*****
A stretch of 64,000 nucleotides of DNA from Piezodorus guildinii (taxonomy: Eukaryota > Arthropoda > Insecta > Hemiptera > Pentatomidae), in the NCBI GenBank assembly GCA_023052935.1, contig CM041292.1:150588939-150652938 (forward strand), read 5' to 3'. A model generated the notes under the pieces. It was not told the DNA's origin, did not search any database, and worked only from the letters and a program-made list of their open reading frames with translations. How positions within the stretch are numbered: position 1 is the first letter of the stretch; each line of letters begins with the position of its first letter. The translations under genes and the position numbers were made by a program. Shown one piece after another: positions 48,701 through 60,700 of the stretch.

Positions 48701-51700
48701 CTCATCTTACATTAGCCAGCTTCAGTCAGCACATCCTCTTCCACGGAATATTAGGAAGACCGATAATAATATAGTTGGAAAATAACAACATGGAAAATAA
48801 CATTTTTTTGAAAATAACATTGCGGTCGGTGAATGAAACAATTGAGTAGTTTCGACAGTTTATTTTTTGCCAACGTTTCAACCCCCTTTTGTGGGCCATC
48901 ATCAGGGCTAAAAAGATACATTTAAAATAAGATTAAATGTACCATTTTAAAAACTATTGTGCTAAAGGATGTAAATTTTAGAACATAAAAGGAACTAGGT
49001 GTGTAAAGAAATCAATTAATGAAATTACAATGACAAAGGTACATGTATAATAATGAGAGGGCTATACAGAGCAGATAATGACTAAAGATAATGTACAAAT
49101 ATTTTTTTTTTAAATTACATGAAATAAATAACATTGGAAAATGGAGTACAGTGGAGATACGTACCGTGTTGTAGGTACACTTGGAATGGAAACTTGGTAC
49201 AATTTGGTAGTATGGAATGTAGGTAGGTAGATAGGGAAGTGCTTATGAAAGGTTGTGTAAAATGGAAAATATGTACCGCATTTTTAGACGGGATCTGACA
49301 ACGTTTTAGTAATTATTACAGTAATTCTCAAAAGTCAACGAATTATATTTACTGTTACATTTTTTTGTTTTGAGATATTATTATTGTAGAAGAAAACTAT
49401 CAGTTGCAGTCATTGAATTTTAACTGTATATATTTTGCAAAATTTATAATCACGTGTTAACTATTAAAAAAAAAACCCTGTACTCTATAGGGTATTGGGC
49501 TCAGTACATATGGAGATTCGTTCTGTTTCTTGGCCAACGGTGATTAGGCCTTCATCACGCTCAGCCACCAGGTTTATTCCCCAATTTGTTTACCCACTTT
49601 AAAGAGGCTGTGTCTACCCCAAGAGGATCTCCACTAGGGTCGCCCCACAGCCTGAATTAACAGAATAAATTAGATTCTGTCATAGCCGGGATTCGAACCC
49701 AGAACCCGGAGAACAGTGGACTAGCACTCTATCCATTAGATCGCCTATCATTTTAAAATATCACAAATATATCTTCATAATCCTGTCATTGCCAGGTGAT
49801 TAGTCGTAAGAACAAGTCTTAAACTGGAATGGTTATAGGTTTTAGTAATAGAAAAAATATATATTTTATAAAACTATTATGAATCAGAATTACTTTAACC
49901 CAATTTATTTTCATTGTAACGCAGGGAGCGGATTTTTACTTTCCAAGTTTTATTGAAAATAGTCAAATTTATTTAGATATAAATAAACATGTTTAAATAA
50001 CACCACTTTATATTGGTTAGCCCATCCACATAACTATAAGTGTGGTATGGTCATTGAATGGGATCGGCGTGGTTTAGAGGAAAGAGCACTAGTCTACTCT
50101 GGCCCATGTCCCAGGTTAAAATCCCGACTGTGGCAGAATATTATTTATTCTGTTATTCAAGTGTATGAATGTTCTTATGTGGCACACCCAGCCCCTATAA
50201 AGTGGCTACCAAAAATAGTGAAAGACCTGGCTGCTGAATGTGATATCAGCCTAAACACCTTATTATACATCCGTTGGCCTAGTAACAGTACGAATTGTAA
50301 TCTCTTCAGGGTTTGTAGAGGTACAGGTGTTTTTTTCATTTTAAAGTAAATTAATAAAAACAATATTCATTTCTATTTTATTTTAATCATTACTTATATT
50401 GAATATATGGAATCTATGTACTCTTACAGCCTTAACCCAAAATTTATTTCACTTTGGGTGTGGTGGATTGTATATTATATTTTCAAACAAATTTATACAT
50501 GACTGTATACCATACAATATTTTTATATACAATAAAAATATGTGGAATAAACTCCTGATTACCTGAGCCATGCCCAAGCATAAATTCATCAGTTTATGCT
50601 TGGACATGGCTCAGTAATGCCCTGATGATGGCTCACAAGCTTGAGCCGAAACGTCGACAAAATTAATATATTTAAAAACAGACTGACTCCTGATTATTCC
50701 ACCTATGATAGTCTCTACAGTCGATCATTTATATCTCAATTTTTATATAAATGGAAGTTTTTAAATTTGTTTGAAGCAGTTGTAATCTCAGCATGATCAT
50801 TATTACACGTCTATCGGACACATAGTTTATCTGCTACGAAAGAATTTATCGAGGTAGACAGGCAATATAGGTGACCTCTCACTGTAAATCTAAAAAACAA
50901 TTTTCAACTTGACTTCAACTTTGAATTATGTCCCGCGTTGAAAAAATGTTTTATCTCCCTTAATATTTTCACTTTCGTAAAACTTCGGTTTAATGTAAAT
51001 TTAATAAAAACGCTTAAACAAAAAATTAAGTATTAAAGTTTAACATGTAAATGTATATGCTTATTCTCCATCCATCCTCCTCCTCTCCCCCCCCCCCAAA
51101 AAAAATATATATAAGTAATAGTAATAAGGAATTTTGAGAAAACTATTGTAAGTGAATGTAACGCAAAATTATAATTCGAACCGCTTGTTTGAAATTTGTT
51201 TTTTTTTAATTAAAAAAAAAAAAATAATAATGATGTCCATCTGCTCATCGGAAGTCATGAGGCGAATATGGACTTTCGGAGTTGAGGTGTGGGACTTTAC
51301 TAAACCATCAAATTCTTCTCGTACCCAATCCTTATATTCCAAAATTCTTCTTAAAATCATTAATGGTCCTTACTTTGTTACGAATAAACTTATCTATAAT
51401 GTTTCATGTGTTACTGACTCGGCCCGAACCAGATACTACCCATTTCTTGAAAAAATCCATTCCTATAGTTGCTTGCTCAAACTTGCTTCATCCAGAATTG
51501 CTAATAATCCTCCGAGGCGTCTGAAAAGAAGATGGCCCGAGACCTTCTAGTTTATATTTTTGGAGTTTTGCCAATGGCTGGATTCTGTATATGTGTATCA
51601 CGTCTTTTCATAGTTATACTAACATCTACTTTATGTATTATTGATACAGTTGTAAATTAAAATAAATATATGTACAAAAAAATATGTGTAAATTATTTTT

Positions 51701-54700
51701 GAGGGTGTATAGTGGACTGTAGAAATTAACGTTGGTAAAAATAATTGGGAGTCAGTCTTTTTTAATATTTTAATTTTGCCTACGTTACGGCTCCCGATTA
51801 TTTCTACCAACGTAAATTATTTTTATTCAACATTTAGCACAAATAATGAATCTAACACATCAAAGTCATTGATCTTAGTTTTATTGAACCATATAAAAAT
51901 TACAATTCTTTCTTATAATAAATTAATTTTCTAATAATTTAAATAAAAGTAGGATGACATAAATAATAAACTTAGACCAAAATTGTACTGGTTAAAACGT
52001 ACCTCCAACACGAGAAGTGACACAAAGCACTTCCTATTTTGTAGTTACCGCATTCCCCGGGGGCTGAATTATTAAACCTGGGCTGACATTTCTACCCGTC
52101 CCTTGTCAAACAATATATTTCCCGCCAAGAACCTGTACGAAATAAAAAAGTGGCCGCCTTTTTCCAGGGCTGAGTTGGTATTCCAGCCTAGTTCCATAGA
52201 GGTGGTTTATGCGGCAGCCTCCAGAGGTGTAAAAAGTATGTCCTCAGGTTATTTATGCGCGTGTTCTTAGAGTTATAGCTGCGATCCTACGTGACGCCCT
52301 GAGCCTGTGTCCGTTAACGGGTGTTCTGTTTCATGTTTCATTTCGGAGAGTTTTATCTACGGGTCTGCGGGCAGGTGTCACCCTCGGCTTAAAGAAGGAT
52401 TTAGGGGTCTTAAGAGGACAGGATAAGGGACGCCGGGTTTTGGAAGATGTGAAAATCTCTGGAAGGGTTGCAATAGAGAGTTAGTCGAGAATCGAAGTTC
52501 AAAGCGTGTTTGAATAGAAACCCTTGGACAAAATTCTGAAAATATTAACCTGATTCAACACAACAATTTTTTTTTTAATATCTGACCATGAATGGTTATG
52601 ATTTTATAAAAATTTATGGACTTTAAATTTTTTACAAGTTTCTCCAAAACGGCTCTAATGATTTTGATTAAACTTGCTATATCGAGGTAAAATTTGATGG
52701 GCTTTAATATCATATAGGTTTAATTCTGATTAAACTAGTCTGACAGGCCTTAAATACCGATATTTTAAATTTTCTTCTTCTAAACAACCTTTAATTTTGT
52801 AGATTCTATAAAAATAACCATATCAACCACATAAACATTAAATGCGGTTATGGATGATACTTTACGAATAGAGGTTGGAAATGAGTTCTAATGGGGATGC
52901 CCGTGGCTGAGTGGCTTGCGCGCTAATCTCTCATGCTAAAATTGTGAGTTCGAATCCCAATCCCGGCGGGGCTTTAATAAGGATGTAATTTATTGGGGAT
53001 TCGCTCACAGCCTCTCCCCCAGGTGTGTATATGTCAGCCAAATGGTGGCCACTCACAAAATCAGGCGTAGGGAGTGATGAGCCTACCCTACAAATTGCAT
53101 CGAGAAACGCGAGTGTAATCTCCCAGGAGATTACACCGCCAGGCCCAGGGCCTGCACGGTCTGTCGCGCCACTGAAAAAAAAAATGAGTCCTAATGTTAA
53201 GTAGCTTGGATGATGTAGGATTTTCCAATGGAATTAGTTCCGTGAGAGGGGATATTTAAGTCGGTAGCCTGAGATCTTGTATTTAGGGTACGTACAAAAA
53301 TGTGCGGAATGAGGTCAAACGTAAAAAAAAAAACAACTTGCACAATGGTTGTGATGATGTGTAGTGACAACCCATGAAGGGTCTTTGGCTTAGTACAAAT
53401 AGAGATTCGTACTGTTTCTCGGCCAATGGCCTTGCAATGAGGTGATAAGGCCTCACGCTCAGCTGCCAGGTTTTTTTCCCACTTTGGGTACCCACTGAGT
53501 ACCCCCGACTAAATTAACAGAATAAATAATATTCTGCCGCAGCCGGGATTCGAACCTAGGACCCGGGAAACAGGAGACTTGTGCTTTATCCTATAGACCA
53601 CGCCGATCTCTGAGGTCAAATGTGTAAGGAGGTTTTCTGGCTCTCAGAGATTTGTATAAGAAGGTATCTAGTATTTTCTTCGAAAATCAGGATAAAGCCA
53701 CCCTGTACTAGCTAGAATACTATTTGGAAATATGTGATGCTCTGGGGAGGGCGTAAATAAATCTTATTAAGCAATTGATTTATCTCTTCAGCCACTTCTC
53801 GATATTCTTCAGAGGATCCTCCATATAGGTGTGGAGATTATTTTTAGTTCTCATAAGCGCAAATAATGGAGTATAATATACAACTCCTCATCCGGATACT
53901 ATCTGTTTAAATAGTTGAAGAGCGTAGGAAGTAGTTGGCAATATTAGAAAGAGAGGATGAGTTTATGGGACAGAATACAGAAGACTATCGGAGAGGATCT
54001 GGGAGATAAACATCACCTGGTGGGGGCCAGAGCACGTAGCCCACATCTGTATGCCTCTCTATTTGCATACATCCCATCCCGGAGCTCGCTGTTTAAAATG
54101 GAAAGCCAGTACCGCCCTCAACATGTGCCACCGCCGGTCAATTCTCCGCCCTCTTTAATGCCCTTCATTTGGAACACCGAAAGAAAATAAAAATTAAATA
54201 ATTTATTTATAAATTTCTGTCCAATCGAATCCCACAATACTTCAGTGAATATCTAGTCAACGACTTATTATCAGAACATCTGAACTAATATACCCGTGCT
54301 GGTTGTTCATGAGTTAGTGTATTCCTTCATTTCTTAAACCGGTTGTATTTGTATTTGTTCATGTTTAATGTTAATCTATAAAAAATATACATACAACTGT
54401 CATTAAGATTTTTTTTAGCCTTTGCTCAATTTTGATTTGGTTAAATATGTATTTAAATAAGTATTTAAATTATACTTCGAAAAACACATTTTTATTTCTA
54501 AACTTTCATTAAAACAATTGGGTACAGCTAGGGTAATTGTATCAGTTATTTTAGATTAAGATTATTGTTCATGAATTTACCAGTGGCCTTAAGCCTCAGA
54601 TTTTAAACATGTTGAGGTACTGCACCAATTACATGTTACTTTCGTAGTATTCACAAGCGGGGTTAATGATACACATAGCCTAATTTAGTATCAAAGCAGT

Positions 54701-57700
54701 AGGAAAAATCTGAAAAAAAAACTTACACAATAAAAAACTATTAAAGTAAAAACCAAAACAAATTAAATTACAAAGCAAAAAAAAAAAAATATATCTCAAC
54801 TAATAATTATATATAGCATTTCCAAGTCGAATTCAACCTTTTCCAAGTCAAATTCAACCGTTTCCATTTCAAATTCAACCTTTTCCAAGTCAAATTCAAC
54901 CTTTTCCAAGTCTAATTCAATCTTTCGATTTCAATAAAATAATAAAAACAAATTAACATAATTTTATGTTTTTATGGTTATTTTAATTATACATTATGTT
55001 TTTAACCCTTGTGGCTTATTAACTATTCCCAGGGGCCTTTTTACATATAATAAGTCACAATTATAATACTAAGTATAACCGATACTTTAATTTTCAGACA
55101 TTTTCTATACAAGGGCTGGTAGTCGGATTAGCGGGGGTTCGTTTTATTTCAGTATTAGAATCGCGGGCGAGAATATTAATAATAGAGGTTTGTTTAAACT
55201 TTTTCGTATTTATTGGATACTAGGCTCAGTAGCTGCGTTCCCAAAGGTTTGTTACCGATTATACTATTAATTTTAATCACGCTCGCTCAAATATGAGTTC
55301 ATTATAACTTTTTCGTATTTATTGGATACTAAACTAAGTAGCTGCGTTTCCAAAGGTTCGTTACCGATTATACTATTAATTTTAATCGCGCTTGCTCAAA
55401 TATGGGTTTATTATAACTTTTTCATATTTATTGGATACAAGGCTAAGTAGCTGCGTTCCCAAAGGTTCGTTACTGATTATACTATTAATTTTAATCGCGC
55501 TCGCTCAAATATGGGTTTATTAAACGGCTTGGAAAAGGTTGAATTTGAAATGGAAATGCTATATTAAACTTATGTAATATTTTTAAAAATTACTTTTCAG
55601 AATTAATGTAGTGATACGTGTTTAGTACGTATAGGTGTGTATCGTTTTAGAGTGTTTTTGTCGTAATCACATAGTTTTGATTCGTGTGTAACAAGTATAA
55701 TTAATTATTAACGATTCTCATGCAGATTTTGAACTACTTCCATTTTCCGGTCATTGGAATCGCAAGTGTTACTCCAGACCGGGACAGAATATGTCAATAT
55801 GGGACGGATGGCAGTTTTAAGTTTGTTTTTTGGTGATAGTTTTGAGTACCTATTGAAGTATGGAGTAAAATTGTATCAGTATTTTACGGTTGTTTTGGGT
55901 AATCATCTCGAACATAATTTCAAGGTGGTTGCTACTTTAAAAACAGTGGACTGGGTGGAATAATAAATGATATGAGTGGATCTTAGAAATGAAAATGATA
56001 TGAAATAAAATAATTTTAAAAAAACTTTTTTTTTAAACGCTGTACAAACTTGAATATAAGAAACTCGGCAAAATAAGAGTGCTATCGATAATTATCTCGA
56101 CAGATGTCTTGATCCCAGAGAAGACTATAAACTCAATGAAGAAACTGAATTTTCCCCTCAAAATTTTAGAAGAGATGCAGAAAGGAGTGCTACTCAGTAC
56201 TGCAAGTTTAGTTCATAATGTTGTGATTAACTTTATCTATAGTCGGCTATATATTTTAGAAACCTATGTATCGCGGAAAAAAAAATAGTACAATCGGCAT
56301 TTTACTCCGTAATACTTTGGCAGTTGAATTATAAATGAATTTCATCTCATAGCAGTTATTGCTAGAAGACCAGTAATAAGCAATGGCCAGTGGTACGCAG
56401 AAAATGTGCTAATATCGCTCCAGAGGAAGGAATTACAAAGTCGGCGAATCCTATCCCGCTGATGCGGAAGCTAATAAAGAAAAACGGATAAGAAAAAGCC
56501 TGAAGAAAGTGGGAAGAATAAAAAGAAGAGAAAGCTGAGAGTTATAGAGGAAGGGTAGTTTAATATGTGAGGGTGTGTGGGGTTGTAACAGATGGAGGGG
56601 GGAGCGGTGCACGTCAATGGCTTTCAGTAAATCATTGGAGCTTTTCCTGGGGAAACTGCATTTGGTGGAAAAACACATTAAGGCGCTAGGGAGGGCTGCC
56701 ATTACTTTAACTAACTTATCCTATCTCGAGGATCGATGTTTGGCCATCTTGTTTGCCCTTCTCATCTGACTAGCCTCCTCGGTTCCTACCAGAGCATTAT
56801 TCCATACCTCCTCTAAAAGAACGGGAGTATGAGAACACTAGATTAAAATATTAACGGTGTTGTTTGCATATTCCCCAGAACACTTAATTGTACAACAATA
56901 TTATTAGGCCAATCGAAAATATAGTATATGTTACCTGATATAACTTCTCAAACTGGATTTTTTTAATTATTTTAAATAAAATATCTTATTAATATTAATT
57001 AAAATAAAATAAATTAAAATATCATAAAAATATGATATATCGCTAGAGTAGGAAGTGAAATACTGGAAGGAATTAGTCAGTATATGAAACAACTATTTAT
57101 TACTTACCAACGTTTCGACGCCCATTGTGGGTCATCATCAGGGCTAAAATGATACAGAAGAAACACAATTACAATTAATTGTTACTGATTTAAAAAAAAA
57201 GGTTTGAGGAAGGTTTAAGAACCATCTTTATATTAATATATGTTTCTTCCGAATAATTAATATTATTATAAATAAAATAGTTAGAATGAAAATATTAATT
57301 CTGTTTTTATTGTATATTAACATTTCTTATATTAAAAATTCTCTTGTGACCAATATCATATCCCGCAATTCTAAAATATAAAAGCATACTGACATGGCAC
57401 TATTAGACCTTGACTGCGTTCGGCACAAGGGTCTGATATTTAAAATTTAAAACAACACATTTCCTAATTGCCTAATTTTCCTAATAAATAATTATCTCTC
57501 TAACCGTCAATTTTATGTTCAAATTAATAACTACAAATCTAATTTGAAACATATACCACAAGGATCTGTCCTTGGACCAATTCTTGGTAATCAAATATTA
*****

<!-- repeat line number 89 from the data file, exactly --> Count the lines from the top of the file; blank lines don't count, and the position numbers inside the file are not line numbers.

57101 TACTTACCAACGTTTCGACGCCCATTGTGGGTCATCATCAGGGCTAAAATGATACAGAAGAAACACAATTACAATTAATTGTTACTGATTTAAAAAAAAA